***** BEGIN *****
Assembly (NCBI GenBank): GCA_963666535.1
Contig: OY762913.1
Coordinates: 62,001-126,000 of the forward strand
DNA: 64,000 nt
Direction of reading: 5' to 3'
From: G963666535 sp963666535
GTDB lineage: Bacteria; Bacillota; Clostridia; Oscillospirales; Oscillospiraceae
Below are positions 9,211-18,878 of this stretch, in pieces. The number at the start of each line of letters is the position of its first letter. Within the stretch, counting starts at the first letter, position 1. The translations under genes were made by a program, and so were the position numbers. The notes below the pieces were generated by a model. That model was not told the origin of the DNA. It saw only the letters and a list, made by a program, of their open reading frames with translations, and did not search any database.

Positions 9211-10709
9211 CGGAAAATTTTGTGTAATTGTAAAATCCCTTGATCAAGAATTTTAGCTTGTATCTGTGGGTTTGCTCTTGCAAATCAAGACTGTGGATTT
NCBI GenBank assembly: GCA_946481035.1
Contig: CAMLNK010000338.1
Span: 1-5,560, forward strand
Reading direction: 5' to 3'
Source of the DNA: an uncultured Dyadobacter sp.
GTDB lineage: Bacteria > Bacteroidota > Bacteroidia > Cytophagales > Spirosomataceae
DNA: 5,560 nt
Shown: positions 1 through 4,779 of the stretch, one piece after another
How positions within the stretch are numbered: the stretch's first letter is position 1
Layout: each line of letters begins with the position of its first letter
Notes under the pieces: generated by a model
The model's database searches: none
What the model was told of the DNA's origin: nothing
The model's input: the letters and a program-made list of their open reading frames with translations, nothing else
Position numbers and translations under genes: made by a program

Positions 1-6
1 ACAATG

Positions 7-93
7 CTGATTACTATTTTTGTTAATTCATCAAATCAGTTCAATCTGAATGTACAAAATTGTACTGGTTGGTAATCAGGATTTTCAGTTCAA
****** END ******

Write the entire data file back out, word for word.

Assembly (NCBI GenBank): GCA_963666535.1
Contig: OY762913.1
Coordinates: 62,001-126,000 of the forward strand
DNA: 64,000 nt
Direction of reading: 5' to 3'
From: G963666535 sp963666535
GTDB lineage: Bacteria; Bacillota; Clostridia; Oscillospirales; Oscillospiraceae
Below are positions 9,211-18,878 of this stretch, in pieces. The number at the start of each line of letters is the position of its first letter. Within the stretch, counting starts at the first letter, position 1. The translations under genes were made by a program, and so were the position numbers. The notes below the pieces were generated by a model. That model was not told the origin of the DNA. It saw only the letters and a list, made by a program, of their open reading frames with translations, and did not search any database.

Positions 9211-10709
9211 CGGAAAATTTTGTGTAATTGTAAAATCCCTTGATCAAGAATTTTAGCTTGTATCTGTGGGTTTGCTCTTGCAAATCAAGACTGTGGATTT
NCBI GenBank assembly: GCA_946481035.1
Contig: CAMLNK010000338.1
Span: 1-5,560, forward strand
Reading direction: 5' to 3'
Source of the DNA: an uncultured Dyadobacter sp.
GTDB lineage: Bacteria > Bacteroidota > Bacteroidia > Cytophagales > Spirosomataceae
DNA: 5,560 nt
Shown: positions 1 through 4,779 of the stretch, one piece after another
How positions within the stretch are numbered: the stretch's first letter is position 1
Layout: each line of letters begins with the position of its first letter
Notes under the pieces: generated by a model
The model's database searches: none
What the model was told of the DNA's origin: nothing
The model's input: the letters and a program-made list of their open reading frames with translations, nothing else
Position numbers and translations under genes: made by a program

Positions 1-6
1 ACAATG

Positions 7-93
7 CTGATTACTATTTTTGTTAATTCATCAAATCAGTTCAATCTGAATGTACAAAATTGTACTGGTTGGTAATCAGGATTTTCAGTTCAA